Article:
### Introduction

Before diving into calculus and memorizing formulas, it is important to take a step back and understand what an integral actually means.

### What is an Integral?

An integral, graphically, represents the **area under a curve**. You might be wondering why it’s useful to know the area under the curve. The reason is that the area under the curve represents the **accumulation** of the quantity described by the function over an interval.

For example, if we have a simple graph that charts book sales per hour, the integral of that graph, or area under the curve, gives the **total number of books sold** over a period of time. By looking at the rate of sales, we can find the total accumulation of sales.

### Applications in Physics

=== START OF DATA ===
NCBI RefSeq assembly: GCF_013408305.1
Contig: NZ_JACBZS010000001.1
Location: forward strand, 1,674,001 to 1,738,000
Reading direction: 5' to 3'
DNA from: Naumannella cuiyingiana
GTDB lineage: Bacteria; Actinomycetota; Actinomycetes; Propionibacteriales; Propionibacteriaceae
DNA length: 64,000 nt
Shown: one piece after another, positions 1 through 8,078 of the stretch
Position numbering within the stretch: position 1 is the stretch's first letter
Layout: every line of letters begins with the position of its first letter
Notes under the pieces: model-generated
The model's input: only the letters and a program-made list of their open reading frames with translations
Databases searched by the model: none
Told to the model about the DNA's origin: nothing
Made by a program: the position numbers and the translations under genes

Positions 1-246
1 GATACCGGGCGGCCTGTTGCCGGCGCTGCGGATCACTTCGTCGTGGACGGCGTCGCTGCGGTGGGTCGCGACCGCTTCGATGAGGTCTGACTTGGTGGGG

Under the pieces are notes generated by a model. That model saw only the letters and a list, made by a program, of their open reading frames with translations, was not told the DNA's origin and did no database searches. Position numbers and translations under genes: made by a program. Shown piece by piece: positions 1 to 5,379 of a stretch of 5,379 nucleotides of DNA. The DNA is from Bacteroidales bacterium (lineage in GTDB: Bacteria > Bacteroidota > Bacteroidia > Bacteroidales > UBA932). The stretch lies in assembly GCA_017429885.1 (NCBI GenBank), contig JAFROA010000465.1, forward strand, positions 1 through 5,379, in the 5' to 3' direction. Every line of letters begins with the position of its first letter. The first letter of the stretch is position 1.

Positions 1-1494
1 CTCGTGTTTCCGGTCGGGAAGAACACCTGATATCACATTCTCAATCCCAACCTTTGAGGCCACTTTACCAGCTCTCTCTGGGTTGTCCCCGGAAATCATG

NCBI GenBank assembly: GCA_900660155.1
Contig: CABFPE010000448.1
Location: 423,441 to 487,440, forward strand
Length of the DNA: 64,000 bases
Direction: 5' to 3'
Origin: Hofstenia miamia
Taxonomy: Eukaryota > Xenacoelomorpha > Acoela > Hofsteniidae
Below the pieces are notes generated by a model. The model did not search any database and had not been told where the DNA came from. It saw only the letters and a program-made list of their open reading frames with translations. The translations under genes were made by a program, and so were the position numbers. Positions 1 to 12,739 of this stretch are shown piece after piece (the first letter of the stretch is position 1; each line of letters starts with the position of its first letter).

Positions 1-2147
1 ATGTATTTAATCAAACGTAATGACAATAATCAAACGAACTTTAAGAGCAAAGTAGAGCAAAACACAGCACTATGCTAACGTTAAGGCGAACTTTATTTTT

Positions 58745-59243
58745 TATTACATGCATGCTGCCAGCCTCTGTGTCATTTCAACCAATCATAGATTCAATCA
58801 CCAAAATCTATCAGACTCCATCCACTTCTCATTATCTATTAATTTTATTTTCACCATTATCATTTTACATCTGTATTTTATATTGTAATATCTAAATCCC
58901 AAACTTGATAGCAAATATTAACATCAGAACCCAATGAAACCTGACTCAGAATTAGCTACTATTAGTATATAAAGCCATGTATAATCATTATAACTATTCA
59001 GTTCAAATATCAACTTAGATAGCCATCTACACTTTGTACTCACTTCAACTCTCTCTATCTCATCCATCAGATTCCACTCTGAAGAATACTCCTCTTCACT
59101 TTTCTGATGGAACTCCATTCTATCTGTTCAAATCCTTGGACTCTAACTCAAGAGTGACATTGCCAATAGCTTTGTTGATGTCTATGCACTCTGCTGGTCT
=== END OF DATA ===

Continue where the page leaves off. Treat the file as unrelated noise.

This concept has many applications, one of the most common being in physics. Velocity is the rate of change of distance. The area under the velocity-time curve represents the **total distance traveled**.

Suppose \( v(t) \) represents velocity as a function of time. Then the distance \( s \) traveled from time \( t = a \) to \( t = b \) is:

\[\begin{align*} s = \int_{a}^{b} v(t) \, dt \end{align*}\]

By calculating this integral, we sum up all the small distances covered over each infinitesimal time interval between \( a \) and \( b \).

### Conclusion

Understanding integrals as the area under a curve allows us to solve real-world problems involving accumulation, such as calculating total sales, distance traveled, or any other quantity that accumulates over time.